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235/65/16 with OEM rim?

9471 Views 11 Replies 5 Participants Last post by  SRLNCLT
Wondering whether anyone has installed 235/65/16 tires with the original rims that came with the car? How has been your experience?

I believe the diameter is just slightly larger. Any problems going over bumps? Thanks.
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Looking at spec tables for one model in this size, the 'measured rim width' is 7" (this is the rim where the tire is 235mm wide), but the allowable range is 6.5 to 7.5. So according to the specs, this size should fit fine. On the narrower 6.5 rim it will actually be a little narrower (typically by .2" for .5" change in rim).

Over all diameter is 28", not much larger than stock.

Many of us have switched to 225/70/16, which is 2% larger than stock, and a measured rim width of 6.5. 235/70/16 is another common step-up in diameter, 4% larger.

Load range is as good as stock.
For some people a taller tire was purely a matter of looks ('fill the wheel well'). Others wanted to improve ground clearance. There was also the matter of model availability. In 2003 the selection of AT category tires in the stock size was pretty skimpy; now it is much better. Bridgestone Revos were a popular model in the 235/70/16 size in the early E days. Some even went as high as 225/75/16, usually in knobby model like BFG TA/KOs.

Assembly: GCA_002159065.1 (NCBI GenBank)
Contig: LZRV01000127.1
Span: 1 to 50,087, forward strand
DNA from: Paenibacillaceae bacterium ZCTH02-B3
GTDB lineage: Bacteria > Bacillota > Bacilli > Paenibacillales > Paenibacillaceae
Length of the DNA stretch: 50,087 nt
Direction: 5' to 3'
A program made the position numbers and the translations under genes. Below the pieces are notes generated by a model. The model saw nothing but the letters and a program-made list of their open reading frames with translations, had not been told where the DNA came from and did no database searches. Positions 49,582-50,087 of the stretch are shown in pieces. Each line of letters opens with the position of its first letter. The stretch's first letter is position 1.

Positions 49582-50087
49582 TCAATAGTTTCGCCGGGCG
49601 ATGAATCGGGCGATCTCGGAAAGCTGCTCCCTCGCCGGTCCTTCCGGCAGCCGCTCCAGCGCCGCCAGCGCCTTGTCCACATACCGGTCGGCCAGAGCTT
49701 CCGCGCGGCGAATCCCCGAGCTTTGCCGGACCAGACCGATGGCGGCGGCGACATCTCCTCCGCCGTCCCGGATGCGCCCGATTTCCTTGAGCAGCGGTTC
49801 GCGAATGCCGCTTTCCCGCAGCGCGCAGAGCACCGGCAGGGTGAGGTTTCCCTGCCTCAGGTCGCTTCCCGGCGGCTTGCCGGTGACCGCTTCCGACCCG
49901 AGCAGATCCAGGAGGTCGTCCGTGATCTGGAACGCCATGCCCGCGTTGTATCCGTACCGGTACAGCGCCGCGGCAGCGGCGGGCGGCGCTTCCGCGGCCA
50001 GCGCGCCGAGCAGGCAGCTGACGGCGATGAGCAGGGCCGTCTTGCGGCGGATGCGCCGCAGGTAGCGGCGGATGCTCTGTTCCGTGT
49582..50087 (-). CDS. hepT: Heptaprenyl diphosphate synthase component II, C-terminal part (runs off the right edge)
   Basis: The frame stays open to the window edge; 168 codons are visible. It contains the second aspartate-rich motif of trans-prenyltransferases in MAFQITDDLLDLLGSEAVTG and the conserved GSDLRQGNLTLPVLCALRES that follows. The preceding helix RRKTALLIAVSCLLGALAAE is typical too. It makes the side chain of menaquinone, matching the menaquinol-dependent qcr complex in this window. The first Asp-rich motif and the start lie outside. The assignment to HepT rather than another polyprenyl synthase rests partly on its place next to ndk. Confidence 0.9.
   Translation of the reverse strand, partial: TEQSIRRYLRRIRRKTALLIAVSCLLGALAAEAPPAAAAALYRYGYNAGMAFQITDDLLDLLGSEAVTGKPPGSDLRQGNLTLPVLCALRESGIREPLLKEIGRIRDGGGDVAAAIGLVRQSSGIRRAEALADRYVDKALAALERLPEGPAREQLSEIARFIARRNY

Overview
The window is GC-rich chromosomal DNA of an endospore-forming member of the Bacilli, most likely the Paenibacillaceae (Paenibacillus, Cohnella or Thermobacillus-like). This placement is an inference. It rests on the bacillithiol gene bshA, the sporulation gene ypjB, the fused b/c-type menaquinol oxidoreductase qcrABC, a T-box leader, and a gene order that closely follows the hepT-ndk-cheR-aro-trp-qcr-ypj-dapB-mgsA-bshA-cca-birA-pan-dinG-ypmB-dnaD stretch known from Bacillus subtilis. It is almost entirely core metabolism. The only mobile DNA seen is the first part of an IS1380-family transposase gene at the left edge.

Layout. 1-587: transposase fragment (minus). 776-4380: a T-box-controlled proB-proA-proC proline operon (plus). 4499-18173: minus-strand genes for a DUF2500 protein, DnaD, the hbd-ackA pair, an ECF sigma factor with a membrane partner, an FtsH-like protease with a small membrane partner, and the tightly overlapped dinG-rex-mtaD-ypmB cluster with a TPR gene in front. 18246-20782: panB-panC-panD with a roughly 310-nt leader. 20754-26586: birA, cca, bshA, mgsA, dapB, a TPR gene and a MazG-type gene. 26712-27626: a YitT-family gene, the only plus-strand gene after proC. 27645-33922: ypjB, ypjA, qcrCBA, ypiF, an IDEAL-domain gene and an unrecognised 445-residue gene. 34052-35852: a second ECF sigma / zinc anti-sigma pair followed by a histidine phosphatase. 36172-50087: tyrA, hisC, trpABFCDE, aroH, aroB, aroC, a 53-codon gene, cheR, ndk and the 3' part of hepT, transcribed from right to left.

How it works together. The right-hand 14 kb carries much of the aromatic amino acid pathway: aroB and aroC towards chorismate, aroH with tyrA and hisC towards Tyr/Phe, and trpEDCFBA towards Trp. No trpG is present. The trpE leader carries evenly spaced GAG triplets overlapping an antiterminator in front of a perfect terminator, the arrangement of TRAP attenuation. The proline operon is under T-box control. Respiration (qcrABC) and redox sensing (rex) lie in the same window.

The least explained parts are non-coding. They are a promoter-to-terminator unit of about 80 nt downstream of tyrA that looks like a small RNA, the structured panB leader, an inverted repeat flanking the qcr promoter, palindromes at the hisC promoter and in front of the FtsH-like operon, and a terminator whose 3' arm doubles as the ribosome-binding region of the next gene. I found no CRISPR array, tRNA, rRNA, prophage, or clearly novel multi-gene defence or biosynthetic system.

When I first switched to 225/70/16 tires I didn't detect much change in handling. Except that I noticed that extra 1/4" the first few times that slid into the seat.

If you want a slightly wider tire, without changing diameter much, 235/65/16 looks like a good choice.

Now I'm included to say that the only good reason for changing the tire size is model availability. If the model you want comes in the stock size, stick with it. If it only comes in one of these alternative sizes, then fine.

Another reason for not changing size, is the spare. The compact spare is already something like 6% smaller than stock. Increasing tire diameter will only increase that difference. I don't worry about that because I carry a full size spare under my camping gear.
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Tirerack may have a tech note about tire width and handling.

My understanding is that contact patch area is basically a function of the vehicle weight and tire pressure. Just changing to a wider tire does not change the area. It does change the shape. It makes the patch a bit wider, but also a bit shorter (front to back).

A longer, narrow patch has better tracking (think skis), a shorter, wider patch easier turning. It may be debatable whether changing from 215 to 235 (section width) is enough to make much difference. Note that section width is not the same as treadwidth. The Wranglers have a relatively narrow treadwidth, given the section width. Coopers have a noticeably wider thread (squarer shoulder). AT category tires also are wider.

The businesses about shorter (smaller diameter) tires having better handling has to do with the distance between the rim and the ground. Think of the tire as a flexible square. Push from the side, and it deforms. The longer the sides of the tire, the larger the deformation. So it isn't so much a matter of diameter as it is a matter of profile. Lower profile tires flex less on a turn, and so give crisper handling.

Most EOC people who put larger tires on the stock rims are thinking about 'rough road' driving. They are picking AT category tires, not high performance ones.

If you are mainly interested in handling, I'd suggest reading up on performance categories and tread designs, before worrying about tire size changes. Keep in mind that a tire that is better on dry handling, might not be so good in wet conditions, and even worse on snow or ice.
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